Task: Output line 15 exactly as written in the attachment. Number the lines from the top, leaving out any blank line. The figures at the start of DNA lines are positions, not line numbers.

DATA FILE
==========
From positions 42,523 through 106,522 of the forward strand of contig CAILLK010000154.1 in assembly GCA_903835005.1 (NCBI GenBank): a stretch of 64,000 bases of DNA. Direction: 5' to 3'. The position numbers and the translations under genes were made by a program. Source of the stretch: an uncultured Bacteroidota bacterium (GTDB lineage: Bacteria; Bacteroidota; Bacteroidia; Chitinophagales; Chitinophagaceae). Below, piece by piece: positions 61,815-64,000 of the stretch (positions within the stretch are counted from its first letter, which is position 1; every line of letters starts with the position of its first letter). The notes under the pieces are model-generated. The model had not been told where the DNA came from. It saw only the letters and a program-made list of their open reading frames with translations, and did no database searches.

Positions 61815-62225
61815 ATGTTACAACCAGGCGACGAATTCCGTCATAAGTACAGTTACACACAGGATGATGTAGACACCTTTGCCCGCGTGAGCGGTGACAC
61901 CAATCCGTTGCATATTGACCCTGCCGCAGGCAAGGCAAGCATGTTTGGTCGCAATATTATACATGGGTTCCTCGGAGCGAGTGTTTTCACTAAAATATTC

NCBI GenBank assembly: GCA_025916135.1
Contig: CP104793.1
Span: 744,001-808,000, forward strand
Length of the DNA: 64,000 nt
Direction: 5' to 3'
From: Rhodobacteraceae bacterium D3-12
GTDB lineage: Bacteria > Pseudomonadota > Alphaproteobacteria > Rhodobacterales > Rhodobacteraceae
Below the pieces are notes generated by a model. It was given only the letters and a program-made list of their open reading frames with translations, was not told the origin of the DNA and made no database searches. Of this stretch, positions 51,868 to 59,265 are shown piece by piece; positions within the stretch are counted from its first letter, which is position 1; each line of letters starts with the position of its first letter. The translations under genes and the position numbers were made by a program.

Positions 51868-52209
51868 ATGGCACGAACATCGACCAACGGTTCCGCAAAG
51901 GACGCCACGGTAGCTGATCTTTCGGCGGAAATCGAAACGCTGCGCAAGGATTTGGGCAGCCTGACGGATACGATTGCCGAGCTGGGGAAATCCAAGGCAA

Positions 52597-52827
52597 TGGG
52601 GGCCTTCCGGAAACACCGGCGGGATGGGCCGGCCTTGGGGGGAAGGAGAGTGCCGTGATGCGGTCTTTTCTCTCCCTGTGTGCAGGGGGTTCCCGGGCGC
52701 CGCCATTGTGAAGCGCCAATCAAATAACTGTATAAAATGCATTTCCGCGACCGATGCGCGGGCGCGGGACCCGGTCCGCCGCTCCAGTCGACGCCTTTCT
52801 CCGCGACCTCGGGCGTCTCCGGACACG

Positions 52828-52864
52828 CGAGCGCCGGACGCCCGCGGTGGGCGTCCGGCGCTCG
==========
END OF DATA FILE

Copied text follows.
51901 GACGCCACGGTAGCTGATCTTTCGGCGGAAATCGAAACGCTGCGCAAGGATTTGGGCAGCCTGACGGATACGATTGCCGAGCTGGGGAAATCCAAGGCAA